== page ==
Records of Larus’ non-tobacco subsidiaries conclude this collection. In the early 1950's WRVA radio attempted to purchase WCAV radio in Norfolk, but decided otherwise when it was unable to obtain immediate FCC permission. Correspondence and reports document WRVA’s attempts. Other WRVA materials include FCC reports, applications for renewal, and materials pertaining to the sale of the station to the Southern Broadcasting Company. Records of the Richmond Television Corporation include by-laws, charters, amendments, annual reports, stockholder information, FCC applications, and materials concerning the sale of the station. Several folders on Larus’ charcoal operations are found at the end of box 23. These consist primarily of charcoal patent information and materials on the acquisition and eventual dissolution of Charcoal Industries, Inc., and the Terrace Products Company.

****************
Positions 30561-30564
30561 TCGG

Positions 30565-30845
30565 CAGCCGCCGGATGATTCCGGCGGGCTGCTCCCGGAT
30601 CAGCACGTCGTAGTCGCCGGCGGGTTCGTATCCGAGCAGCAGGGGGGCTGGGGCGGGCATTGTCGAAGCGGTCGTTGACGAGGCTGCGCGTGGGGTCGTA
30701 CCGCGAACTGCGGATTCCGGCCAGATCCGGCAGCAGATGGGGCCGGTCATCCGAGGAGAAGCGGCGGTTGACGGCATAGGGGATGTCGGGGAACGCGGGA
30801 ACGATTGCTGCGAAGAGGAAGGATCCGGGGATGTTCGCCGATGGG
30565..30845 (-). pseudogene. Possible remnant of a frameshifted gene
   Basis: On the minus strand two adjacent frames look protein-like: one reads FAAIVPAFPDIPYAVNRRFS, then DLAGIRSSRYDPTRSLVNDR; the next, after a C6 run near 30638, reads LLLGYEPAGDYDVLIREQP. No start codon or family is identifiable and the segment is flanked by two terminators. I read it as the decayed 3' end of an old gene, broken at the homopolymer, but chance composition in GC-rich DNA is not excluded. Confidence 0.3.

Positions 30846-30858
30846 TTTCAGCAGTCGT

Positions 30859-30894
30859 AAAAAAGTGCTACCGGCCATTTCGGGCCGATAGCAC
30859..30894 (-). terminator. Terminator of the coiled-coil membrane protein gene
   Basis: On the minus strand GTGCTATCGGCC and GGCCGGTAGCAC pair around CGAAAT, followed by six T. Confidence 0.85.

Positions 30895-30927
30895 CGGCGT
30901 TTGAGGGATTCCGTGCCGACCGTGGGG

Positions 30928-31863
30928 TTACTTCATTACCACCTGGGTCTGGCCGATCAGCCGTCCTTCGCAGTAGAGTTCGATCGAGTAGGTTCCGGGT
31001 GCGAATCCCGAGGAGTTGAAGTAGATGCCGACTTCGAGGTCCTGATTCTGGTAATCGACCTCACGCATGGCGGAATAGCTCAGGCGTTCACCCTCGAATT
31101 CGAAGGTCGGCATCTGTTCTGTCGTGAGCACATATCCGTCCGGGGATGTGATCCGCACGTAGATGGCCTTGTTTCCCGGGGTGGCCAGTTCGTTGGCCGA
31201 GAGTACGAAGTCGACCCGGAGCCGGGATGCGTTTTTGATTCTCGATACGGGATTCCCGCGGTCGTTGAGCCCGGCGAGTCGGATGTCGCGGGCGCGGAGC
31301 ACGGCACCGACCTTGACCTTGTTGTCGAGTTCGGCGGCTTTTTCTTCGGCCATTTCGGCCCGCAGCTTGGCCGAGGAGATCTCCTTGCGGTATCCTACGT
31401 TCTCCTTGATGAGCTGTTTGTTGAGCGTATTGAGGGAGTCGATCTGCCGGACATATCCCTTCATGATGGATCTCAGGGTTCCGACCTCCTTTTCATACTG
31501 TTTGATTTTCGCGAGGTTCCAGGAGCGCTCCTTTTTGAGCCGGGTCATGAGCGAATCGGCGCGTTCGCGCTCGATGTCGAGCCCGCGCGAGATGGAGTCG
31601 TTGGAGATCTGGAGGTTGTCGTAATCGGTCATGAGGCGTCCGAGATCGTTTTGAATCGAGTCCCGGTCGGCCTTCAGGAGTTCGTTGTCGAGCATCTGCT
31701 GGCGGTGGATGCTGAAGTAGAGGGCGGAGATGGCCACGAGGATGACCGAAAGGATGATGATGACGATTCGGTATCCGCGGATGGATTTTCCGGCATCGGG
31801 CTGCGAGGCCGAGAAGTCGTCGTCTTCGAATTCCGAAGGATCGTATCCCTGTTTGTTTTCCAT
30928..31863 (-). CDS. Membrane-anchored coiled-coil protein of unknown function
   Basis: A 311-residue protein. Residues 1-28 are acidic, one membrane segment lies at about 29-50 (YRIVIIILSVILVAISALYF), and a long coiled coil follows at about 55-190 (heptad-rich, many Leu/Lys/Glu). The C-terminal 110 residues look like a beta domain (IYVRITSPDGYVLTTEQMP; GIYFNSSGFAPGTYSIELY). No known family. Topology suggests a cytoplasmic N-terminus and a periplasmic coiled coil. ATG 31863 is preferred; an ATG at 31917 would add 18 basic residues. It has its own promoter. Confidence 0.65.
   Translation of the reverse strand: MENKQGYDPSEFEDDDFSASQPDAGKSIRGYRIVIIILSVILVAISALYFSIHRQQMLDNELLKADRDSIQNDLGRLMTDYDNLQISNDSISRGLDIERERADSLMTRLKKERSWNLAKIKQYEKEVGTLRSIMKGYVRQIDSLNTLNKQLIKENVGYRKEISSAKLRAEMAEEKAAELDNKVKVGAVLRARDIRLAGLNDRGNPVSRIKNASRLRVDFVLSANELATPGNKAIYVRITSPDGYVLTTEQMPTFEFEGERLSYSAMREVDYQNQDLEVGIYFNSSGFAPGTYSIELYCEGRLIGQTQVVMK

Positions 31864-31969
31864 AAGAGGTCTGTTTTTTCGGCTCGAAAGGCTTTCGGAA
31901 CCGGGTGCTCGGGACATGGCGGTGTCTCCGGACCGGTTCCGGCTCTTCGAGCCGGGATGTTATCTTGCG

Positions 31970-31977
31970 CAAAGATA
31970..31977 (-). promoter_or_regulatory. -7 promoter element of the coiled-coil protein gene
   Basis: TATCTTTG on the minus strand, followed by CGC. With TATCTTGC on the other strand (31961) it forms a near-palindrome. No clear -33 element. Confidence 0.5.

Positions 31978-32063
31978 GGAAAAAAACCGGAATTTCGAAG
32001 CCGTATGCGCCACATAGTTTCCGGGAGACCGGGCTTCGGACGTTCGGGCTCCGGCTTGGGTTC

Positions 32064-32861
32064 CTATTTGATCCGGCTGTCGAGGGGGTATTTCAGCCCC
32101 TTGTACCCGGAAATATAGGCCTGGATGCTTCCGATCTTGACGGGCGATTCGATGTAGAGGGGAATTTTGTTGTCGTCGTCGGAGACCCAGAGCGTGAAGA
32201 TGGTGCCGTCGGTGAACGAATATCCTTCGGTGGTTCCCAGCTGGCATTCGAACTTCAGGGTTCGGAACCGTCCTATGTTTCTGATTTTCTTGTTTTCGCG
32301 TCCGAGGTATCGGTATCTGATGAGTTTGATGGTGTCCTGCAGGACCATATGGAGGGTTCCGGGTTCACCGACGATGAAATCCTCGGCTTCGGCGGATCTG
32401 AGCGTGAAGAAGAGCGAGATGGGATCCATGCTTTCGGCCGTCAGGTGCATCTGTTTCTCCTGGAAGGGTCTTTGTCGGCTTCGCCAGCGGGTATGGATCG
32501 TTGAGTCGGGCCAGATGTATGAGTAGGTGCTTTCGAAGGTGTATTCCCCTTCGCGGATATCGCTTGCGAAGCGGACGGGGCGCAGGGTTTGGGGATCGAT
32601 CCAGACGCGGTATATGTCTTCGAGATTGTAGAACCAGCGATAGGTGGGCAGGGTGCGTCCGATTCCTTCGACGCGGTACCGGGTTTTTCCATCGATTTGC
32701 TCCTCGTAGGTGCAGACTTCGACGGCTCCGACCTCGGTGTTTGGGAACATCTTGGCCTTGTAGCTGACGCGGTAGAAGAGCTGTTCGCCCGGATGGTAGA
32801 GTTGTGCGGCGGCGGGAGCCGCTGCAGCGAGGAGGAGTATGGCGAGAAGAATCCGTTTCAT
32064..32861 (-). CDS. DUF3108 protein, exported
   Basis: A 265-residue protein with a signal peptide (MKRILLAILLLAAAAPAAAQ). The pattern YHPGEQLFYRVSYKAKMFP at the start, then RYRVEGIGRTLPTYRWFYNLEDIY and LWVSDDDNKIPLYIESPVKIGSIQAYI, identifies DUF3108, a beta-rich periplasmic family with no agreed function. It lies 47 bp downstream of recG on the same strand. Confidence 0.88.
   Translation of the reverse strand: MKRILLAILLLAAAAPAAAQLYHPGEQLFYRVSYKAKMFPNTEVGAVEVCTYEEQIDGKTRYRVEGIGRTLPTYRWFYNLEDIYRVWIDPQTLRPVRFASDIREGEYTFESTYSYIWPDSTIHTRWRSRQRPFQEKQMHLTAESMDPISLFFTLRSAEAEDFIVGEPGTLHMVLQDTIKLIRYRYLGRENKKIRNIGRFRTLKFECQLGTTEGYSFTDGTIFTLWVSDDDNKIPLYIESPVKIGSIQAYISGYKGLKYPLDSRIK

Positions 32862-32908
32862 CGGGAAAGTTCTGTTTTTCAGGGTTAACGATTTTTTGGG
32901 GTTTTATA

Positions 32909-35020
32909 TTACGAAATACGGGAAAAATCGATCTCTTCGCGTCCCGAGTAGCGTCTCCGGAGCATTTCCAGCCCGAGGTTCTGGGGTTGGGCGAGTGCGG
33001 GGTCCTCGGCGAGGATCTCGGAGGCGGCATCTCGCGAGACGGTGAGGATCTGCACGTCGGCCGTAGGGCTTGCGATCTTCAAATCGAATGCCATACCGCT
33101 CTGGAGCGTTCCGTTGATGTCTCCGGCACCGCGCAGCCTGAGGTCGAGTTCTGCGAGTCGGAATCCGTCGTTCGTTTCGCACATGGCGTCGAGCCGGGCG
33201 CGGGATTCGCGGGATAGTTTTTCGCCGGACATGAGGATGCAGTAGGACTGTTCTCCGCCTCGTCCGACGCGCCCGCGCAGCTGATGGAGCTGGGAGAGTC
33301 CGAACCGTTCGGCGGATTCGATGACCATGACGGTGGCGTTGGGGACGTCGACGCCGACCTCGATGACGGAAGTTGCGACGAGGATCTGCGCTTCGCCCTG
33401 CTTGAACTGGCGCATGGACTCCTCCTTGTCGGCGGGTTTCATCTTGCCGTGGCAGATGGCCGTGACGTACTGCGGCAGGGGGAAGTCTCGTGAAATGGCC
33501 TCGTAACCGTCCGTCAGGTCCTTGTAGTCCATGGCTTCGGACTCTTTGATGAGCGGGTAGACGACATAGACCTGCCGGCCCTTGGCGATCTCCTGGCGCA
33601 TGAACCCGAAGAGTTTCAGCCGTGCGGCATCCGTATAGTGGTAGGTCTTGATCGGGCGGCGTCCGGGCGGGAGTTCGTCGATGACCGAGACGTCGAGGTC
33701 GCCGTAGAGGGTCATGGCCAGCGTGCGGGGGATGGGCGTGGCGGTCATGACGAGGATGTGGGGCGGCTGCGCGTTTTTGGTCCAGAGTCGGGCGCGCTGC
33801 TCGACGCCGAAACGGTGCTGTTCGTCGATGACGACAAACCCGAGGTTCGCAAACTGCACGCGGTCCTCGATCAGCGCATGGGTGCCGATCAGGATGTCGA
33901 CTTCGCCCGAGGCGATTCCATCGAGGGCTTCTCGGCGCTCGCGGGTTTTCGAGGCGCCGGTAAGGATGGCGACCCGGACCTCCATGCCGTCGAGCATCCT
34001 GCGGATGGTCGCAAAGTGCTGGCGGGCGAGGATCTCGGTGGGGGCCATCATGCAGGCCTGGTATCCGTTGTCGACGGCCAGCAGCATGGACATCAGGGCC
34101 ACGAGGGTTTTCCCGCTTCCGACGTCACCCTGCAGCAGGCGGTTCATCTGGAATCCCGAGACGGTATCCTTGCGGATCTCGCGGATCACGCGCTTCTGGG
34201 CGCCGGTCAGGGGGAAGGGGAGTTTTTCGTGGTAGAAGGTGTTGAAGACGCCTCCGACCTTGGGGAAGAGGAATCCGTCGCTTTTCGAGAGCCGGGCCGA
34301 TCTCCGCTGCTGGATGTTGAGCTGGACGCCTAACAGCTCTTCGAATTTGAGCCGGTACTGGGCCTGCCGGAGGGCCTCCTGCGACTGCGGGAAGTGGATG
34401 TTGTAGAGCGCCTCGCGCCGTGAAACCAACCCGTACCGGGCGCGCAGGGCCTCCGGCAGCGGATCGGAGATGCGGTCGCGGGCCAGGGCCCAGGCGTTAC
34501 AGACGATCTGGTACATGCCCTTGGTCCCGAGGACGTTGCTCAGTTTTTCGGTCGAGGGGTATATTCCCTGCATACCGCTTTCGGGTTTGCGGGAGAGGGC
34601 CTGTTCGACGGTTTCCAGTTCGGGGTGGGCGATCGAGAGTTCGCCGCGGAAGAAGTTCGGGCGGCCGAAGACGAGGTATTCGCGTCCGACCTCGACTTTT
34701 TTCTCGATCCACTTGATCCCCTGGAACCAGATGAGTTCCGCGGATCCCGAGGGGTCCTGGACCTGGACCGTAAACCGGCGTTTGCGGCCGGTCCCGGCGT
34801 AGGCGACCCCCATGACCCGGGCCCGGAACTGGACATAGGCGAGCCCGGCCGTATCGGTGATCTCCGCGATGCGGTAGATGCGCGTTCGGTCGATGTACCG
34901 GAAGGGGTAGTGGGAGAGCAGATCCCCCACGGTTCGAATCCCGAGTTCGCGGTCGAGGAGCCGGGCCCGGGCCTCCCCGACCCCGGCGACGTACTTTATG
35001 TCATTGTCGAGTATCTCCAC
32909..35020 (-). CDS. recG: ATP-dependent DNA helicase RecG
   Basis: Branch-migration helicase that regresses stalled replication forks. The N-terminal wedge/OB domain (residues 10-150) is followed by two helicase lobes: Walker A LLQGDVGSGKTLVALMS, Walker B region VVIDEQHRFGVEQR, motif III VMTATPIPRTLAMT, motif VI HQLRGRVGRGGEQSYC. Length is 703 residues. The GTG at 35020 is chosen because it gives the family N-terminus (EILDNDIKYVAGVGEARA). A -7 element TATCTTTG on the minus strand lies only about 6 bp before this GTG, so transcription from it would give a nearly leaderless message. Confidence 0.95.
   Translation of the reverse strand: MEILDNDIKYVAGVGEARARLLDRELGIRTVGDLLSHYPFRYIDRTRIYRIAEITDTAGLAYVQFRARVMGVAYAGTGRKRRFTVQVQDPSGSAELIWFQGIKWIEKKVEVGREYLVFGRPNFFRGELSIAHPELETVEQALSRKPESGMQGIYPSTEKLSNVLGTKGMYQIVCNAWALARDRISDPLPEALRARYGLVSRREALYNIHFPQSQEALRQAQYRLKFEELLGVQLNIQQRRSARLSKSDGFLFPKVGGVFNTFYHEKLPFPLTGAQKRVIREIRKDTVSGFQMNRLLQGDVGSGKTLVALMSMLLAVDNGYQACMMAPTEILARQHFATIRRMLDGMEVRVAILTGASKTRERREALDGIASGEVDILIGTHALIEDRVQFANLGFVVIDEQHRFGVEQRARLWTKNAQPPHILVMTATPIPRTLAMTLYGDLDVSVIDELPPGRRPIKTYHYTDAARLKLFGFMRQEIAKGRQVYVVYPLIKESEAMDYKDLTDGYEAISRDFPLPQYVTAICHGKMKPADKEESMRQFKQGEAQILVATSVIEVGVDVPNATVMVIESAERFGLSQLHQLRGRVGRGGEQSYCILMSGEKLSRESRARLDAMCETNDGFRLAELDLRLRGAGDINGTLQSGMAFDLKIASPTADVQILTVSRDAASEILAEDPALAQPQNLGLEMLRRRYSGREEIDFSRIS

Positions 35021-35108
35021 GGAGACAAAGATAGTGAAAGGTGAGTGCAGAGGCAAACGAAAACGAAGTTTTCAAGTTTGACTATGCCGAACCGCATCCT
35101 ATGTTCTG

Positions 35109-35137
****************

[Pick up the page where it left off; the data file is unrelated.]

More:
Series 1. Miscellaneous Bound Volumes
1. 1894-1900 (Cone-Reed Tobacco Company - general ledger)
2. 1896-1900 (A Maupin and Company - general ledger)
Series 2. Minute Books
4. 1943-1947 (director minute book)
5. 1943-1959 (stockholder minute book)
6. 1943-1963 (executive committee minute book)
7. 1947-1953 (director minute book)
8. 1953-1958 (director minute book)
9. 1959-1964 (director minute book)
10. 1960-1964 (stockholder minute book)
11. 1963-1967 (executive committee minute book)
12. 1964-1969 (director minute book)
13. 1965-1968 (stockholder minute book)
14. 1967-1969 (executive committee minute book)
Series 3. Loose Minutes
Box 1. Loose materials, Cone-Reed ledger, 1892-1904; loose materials, A. Maupin ledger, 1898-1899; index to minute books, vols. 1 to 4; stockholder minutes, 1902-1969 (includes loose materials from first three minute books)
Box 2. Board of director minutes, 1943-1969; executive committee minutes, 1959-1969
Series 4. General Ledgers
1. 1899-1968 Larus & Brother, 38 volumes)
2. 1968-1969 (Larus Investing, 2 volumes)
3. 1968-1972 (House of Edgeworth, 4 volumes)
4. 1912-1938 (Reed Tobacco Company, 2 volumes)